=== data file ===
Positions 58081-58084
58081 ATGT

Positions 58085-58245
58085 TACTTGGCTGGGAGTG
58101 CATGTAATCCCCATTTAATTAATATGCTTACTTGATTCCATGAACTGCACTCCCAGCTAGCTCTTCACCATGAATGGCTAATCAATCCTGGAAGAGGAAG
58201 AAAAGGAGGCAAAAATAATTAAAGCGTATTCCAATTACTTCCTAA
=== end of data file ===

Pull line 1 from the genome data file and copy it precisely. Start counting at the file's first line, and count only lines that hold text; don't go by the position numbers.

Positions 58081-58084